Tonight – June 1, 2017 – try to imagine the ecliptic, or sun’s annual pathway, across your nighttime sky. Being able to visualize it from your favorite spot to observe the heavens is helpful, because the moon always moves approximately along this path, and so do the planets. Once you get a sense of it, you’ll know to look for certain bright stars and planets along this nighttime pathway. And indeed, on these June 2017 evenings, three bright stars and two planets – and, on June 1, the moon – can help you visualize the ecliptic crossing your sky.
So, first of all, what is the ecliptic? It’s defined by the plane of Earth’s orbit around the sun. But astronomers – who frequently need to think about multiple vantage points simultaneously – also speak of the ecliptic as the yearly path of the sun in front of the constellations of the zodiac.
The ecliptic isn’t the same thing as the celestial equator, which is another imaginary line, above Earth’s actual equator. It isn’t, because Earth is tilted on its axis with respect to our orbit around the sun. The video below is a visual explanation of why the plane of the ecliptic is tilted with respect to the celestial sphere, the imaginary sphere of stars surrounding Earth. The animation was created to teach college and high school astronomy, and there’s no sound.
So don’t expect an explanation in the video. Just look, and think about the various planes involved.
Was that helpful in giving you a sense of the ecliptic?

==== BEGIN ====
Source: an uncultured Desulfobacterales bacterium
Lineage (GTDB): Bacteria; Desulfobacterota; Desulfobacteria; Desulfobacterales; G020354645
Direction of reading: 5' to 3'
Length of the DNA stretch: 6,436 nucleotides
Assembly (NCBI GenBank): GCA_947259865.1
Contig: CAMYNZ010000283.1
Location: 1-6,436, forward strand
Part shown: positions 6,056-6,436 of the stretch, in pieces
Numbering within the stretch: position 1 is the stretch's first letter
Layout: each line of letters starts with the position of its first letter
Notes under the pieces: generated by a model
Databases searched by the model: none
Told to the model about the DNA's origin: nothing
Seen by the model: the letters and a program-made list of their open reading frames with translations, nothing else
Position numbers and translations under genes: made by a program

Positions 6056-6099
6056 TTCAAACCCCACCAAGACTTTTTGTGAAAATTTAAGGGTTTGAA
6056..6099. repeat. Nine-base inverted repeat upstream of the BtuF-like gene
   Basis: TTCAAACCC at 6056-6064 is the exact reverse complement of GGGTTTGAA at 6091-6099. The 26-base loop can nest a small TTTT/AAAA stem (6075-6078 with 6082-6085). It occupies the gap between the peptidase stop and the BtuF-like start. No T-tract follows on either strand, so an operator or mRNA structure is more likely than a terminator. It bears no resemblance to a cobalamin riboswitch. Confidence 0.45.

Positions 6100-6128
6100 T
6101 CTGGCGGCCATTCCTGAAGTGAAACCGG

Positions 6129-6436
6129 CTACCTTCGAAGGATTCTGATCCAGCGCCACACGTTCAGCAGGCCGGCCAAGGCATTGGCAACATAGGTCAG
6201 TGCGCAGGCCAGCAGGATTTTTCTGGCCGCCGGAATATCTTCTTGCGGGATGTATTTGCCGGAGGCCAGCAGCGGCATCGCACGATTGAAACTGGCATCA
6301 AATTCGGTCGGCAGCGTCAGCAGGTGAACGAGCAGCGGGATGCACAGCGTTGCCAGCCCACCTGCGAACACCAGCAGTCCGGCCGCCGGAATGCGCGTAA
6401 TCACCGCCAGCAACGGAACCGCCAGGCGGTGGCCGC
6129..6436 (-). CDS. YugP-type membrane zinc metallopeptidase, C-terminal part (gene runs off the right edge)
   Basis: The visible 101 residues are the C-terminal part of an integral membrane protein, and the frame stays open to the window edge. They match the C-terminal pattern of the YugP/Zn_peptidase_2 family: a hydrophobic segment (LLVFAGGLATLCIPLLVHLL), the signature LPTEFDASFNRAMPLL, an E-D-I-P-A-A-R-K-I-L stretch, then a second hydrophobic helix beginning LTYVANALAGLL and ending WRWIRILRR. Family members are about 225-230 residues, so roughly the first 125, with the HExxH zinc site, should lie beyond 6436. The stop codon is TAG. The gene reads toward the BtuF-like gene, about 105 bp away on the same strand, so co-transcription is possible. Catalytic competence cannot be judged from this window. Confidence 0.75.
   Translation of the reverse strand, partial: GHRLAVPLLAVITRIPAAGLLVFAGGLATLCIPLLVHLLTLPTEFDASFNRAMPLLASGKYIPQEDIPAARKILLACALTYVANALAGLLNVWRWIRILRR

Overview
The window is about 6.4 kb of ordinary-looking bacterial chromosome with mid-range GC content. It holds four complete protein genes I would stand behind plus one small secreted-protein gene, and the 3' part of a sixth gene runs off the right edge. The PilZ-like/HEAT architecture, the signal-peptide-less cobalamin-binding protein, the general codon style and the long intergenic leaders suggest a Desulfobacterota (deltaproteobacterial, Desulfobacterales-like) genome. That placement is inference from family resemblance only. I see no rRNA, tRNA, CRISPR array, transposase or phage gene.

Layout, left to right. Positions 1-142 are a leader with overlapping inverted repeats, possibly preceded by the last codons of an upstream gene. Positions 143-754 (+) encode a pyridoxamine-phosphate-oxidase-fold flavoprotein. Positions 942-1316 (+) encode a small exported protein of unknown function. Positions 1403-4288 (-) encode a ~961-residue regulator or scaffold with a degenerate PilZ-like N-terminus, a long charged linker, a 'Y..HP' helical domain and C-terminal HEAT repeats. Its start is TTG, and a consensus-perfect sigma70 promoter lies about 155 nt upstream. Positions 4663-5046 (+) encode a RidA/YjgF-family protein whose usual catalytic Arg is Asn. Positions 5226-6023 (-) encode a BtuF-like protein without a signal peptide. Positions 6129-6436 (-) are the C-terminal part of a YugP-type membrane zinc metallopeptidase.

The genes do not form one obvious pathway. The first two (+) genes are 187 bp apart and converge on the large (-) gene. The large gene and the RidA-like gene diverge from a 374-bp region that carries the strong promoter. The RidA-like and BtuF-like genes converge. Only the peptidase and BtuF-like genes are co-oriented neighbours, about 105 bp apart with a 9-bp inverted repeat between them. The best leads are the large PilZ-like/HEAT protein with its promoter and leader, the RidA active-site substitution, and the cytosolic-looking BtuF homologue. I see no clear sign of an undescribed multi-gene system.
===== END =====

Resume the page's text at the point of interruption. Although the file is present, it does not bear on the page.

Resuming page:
Now – look below – and let’s think about some real objects you’ll find in the real sky in June, 2017. The first chart below shows the moon’s location with respect to the star Regulus on June 1. The second chart below extends the line of the ecliptic eastward, through the planet Jupiter and star Spica. The third chart below extends the line of the ecliptic still further eastward, through the stars Zubenelgenubi and red Antares, and finally to the golden planet Saturn.
So there you have it, the ecliptic – marked by two bright planets (Jupiter and Saturn) and three bright stars (Regulus, Spica and Antares) – on June 2017 evenings.
If you watch over the next several nights, you’ll enjoy seeing the moon move – more or less – along the ecliptic. The moon doesn’t orbit Earth in exactly the same plane that Earth orbits the sun, but nearly so. So its monthly path across our sky is nearly the same as the sun’s annual path. The moon moves eastward in orbit, so, in the coming evenings, it’ll be moving eastward (toward the sunrise direction), passing each of these stars and planets we’ve just talked about.
On June 2, the moon will be to the west of Jupiter along the ecliptic.
On June 3, the moon will sweep past Jupiter and appear closest to it.
On June 4, the moon will appear to the east of Jupiter and near the star Spica.
On June 8, the moon will swing to the north of the star Antares.
On June 9, the smallest full moon of the year will be shining near Saturn.
See the sky charts below:
Have fun watching … wishing you clear skies!
Bottom line: Use your mind’s eye to imagine the ecliptic, or sun’s path, crossing your night sky.